It’s been a long housebound week for the sweet peas…..and for the sweet peas’ parents. Leo finally woke up without a fever today only to be felled by pinkeye. For those of you that know my eldest son—either in person or via this blog—-just stop to think for a moment about what a delightful task it would be to put drops in his eyes….
Most of the week has seen Leo on the living room couch looking like this:
or when he was feeling REALLY good like this:
Poor Owen is bursting with energy and misses playing with his brother. Thankfully he’s spent some time down at his friends Parker and Dema’s house but it’s been a long week for everyone.
I have a wretched cold but have managed to do a bit cooking. Tried a couple of recipes from a new Nigella cookbook that I got for Christmas and was pretty pleased. I did the Brandied Bacony Roast Chicken and the potato/mushroom gratin—-served it with a crisp salad. Even though the gratin is quite simple it really stood out on the plate. I will definitely be making that again and it was wonderfully simple. I really liked the chicken but I think next time I will make it with mashed potatoes so I can make a gravy out of the wonderful juices. All in all I was quite pleased. Christmas dinner was actually good too—I made my Six Hour Roast Pork and served it with mashed potatoes, sauteed swiss chard and a bit of cranberry sauce. We had planned to make the Ginger Marscopone cake but never got around to it so Ernie is in the kitchen right now putting it together for this evening.
Brandied Bacony Chicken
from Nigella Express
1 chicken approximately 2 1/2 – 3 pounds (I can never find chickens that small…)
2 strips bacon
1/4 cup brandy
1. Heat oven to 425 degrees
2. In a small skillet cook the bacon over medium heat until it’s crisp and the pan full of gorgeous bacony fat, about 4 minutes
3. Take the pan off the heat, the bacon out of the pan and straight into the cavity of the chicken, sitting the chicken in a roasting pan as you do, breast side up
4. Pour the brandy into the still-hot frying pan with the bacon fat and let bubble for a few minutes and then pour over the chicken.
5. Roast for 45 minutes making sure the juices run clear between the leg and body. Let rest 10 minutes before carving.
My chicken was quite a bit bigger so I used 3 slices of bacon, upped the brandy a bit and let it cook probably an addition 10-15 minutes. The flavor is subtle but very nice. As I said, I think not using the pan drippings is a waste so next time I will make a gravy…..
Potato and Mushroom Gratin
from Nigella Express
3 average sized or 1 1/2 lbs baking potatoes, thinly sliced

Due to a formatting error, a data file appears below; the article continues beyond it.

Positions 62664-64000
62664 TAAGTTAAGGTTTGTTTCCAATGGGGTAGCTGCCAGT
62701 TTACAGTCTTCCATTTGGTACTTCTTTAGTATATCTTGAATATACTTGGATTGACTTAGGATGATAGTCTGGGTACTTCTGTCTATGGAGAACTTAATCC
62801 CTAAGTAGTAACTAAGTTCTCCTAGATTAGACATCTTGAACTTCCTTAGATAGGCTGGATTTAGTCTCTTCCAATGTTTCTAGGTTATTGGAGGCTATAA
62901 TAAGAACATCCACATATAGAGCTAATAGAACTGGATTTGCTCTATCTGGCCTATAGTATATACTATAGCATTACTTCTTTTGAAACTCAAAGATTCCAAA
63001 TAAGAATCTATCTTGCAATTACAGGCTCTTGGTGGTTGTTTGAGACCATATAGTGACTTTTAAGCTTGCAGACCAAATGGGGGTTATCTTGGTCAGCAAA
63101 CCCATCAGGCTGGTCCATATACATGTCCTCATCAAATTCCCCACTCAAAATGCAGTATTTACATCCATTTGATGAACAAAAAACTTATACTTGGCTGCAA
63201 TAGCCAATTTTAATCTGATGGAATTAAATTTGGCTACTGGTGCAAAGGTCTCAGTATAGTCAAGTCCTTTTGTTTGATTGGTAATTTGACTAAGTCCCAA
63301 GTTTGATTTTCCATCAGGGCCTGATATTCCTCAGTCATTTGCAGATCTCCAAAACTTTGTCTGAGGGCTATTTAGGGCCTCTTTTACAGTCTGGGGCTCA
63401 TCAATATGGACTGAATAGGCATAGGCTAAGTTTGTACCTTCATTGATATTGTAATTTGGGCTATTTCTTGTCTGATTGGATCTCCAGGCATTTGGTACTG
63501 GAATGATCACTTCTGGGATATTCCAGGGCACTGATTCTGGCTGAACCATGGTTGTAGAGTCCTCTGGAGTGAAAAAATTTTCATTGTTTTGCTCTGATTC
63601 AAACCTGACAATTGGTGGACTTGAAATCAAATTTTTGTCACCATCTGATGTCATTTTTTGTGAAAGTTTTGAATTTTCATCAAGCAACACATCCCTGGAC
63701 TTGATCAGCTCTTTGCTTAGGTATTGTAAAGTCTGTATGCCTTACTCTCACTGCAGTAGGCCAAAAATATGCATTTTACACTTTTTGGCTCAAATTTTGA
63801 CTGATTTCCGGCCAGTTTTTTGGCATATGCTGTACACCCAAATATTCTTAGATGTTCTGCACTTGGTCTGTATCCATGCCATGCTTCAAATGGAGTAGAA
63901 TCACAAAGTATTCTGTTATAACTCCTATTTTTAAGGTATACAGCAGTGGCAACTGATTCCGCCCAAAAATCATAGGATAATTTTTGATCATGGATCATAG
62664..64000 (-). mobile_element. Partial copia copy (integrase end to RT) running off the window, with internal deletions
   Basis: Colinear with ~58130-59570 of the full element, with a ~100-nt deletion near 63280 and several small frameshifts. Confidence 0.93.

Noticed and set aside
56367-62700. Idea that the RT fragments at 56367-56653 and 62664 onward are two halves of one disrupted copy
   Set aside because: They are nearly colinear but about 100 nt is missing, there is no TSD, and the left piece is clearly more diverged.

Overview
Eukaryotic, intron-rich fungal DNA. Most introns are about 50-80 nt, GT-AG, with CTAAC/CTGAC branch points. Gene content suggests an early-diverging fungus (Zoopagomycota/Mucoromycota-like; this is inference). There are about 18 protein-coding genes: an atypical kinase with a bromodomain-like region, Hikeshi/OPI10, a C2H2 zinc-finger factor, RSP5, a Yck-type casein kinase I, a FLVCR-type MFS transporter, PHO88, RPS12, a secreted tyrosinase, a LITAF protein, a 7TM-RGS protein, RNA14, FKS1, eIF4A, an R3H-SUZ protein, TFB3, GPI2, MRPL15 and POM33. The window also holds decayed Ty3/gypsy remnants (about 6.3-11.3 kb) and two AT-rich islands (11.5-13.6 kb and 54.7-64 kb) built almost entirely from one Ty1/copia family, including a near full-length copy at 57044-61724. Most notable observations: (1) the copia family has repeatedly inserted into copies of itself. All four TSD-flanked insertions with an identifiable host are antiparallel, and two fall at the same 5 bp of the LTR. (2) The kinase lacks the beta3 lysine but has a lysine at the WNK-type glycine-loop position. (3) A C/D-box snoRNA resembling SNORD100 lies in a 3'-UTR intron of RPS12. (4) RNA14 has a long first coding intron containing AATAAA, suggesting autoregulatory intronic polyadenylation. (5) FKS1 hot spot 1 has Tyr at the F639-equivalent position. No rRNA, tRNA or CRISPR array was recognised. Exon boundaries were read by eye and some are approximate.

1 1/2 cups milk
3 T white wine
salt and pepper to taste
2 T butter
2 t garlic infused oil
8 oz cremini mushrooms sliced thinly
1. Heat the oven to 425 degrees and butter a shallow baking dish or gratin
2. Bring the sliced potatoes, milk, wine, salt and pepper to a boil in a saucepan, stirring occasionally, and leave at a simmer while you get on with the mushrooms
3. Melt the butter and garlic oil in a skillet over medium-high heat. Add the mushrooms and cook, stirring occasionally, until softened, about three minutes
4. Pour the mushrooms and their garlicky, buttery juices intothe pan of potatoes, stir to mix, and pour straight into the gratin dish. Bake for 45 minutes until piping hot and crisp on top.
Very simple flavors but really good. My grandmother used to make scalloped potatoes and I adored them but I’ve never been able to find a recipe that reminded me of them. Many of the scalloped potatoes recipes that I find call for lots of cream and cheese, etc. I think she just used milk and a bit of flour dusted over each layer and some butter…..so this actually reminded me of it—-just good brothy essence of potatoes…with the added earthiness of the mushrooms….definitely the winner on the plate last night…..
3 thoughts on “Sweet Pea on a couch and some recipes…..”
Sorry your sweet pea is under the weather. I do hope he’s fully recovered by the time you read this. And thanks for sharing some great Nigella recipes.
Hey, both the chicken and the gratin sound delicious. I’m gonna try both, but the gratin especially. I also like the fact that it’s not drowned in cream (I have an Ina Garten recipe like that, with tons of heavy cream, and it’s great, but sometimes you want it lighter). I think you’re right that women used to make scalloped potatoes (as we called them before we got haute) with just milk, flour, dots of butter — and they were great. I’ve never been able to get that to work just right, though.
Sorry about your cold. I’ve had a nasty one this week and haven’t been back to work yet! Ugh. Not a GREAT way to start the year.
oh I’m so glad you liked them!! I’m hoping they are just as good next time I make them because I just loved them—-somehow you realize how much many potato recipes are masked by richer flavors….